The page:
C&RT still failing to fix the waterways

June 2017 - It seems C&RT is simply not repairing the network as fast as it is falling apart – something many boaters suspect from their personal experience – Allan Richards has been crunching the numbers.

Some months back, The Floater described how C&RT had failed to meet its most important maintenance target for the 2015/16 financial year. At the beginning of the year (April 1 2015), the Trust had some 59,133 recorded defects on its 2,000 miles of waterways (up from 50,579 the previous year).

It designated 5,807 (9.8 per cent) as ‘high priority’ to be cleared within 12 months. High priority defects are those that take precedence over other defects due to safety or customer service impact.

Such was the importance of clearing these defects that they formed part of the Key Performance Indicators (KPI’s) reported to the board on a bi-monthly basis throughout the year. The KPI stipulated that '95 per cent of planned High Priority Customer Service/Safety related Infrastructure Defects cleared' by year end.

However, despite very early and ongoing signs that the Trust was severely under-performing during 2015/16 against interim target figures, the board failed to take any action. As such the year-end result was 50 per cent. The Trust only managed to close 2,910 of the 5,807 defects designated high priority that year. This was not only well below the target of 95 per cent, but below the 81 per cent actually achieved in 2014/15.

Boaters might have hoped that the Trustees, having ignored ignored the in-year warning signs, would have acted to ensure that the failure was not repeated the following year. In particular, one would have hoped that the the 2897 defects outstanding at 2015/16 year end would be tackled the following year. After all, they were designated high priority due to safety or customer service impact and should take precedence over defects.

Unfortunately, no action was taken by the board. They did not even ensure that a KPI was set for 2016/17 and thus were not in a position to monitor C&RT's performance in the year following the disastrous results. This inaction happened despite the number of recorded defects on the system having risen over the twelve month period from 59,133 to 63,279.

Responding to a Freedom of Information request, the Trust has admitted that it only closed 2,809 high priority defects last year (at a cost of £12,808,982). That's 101 less than the 2910 it closed in 2015/16.

The perceptive may have noticed that the 2,809 high priority defects closed last year is also less than the 2897 outstanding from the previous year! The figures split down as follows. At the start of the year, 1 April 2016, C&RT had some 63,279 recorded defects on its system with 2897 high priority defects carried over from the previous year. During 2016/17 it managed to close just 1,088 carried over defects and 1,809 new ones.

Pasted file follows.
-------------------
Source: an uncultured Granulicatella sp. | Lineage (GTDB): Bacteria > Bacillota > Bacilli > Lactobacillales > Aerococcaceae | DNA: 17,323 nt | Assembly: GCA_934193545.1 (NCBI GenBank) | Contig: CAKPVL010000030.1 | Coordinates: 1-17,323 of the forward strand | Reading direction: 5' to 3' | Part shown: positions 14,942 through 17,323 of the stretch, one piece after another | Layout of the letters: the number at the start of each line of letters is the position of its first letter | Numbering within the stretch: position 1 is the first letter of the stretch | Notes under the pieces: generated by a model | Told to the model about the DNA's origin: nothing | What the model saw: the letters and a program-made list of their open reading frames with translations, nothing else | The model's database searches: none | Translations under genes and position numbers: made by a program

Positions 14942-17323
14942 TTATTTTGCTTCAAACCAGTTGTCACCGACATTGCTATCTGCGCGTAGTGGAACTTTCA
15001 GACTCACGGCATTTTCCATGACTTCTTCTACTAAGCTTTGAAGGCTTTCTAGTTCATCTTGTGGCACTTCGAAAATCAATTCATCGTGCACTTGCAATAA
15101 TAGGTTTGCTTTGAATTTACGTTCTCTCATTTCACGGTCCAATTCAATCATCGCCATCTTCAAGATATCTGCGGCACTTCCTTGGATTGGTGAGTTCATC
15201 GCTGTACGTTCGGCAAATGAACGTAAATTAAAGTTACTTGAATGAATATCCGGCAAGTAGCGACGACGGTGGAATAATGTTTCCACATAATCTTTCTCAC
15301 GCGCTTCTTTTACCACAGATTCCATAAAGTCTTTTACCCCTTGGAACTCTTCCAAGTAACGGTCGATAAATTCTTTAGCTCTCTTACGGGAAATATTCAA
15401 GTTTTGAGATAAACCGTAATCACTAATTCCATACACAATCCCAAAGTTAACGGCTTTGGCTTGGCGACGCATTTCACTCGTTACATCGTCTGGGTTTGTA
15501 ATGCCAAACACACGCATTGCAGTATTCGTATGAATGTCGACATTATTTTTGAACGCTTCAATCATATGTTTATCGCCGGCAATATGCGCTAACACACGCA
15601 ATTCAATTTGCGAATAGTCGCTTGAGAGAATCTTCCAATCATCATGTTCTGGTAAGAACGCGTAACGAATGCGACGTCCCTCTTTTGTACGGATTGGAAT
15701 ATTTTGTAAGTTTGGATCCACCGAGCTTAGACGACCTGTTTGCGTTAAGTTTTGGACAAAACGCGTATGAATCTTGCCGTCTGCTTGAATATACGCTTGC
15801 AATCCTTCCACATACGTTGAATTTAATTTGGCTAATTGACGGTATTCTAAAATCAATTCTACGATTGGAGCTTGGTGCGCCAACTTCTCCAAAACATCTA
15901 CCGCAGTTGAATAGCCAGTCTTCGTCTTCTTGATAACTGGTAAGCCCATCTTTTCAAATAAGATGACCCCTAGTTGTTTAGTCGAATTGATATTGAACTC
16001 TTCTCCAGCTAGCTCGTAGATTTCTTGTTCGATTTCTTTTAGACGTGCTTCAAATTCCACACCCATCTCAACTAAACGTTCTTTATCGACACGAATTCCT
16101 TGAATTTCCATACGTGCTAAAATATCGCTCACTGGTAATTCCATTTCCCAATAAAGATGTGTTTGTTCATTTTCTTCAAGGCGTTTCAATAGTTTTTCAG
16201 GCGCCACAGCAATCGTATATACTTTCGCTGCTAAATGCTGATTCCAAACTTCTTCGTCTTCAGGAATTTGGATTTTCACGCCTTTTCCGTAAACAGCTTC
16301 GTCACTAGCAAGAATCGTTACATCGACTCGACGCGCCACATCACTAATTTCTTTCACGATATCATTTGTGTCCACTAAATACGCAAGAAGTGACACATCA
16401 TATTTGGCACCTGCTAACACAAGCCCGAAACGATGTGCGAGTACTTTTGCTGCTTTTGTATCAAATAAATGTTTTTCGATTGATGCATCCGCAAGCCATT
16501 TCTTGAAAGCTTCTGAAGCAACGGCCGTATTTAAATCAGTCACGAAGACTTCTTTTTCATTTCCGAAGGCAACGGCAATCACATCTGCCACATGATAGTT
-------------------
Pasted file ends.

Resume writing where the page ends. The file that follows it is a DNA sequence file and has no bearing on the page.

It is estimated that the total number of defects is now over 65,000 - that's 32 per mile of waterway. However, when asked a precise figure for 1 April 2017, C&RT said: “'The total number of defect notifications as at 1 April 2017 was 9,183. We initiated a notification project in June 2016. This project has reviewed all open notifications as well as new ones being raised. New business rules have been developed to re-categorise all notifications across 3 categories. These categories are faults, defects and condition. The approach follows best practice in asset management in the utility sector.”

Is this the waterways equivalent of fiddling whilst Rome burns? Figures for the two new categories have been requested but, to date, not provided.

In 2008, British Waterways estimated that it had a maintenance backlog of £200m. An £800,000 report by KPMG found that this figure was only slightly pessimistic. The report explicitly stated that, without increased investment, the backlog would grow. However, C&RT now refuse to supply updated figures for its backlog, claiming it would be too costly to do so.

Based on the 2016/17 defect figures provided, it is probable that the maintenance backlog is now well over £300m. That figure excludes dredging where, as far back as 2011, the Waterways Minister gave the backlog as as £40m - a figure that some commentators believe is unrealistically low.

C&RT's board currently has the following committees -

Appointments Committee
Audit and Risk Committee
Investment Committee
Fundraising Committee
Remuneration Committee
Nominations Committee

Perversely, In the five years of its existence, it has never had a 'Maintenance Committee' to oversee its statutory duties regarding maintaining its waterways and, of course,its related charitable objects.

Now it might be that C&RT would say that maintenance is too important to delegate to a committee comprising of just a few of its Trustees. However, minutes of its board meetings tend not to support this.

Its minutes suggest that that Trustees are much more interested in growing C&RT's property portfolio and other non-operational assets at the expense of actually maintaining the waterways ....

Photos: (1st) Schedule of KPI's for 2015/16, (2nd) No KPI set for 2017.

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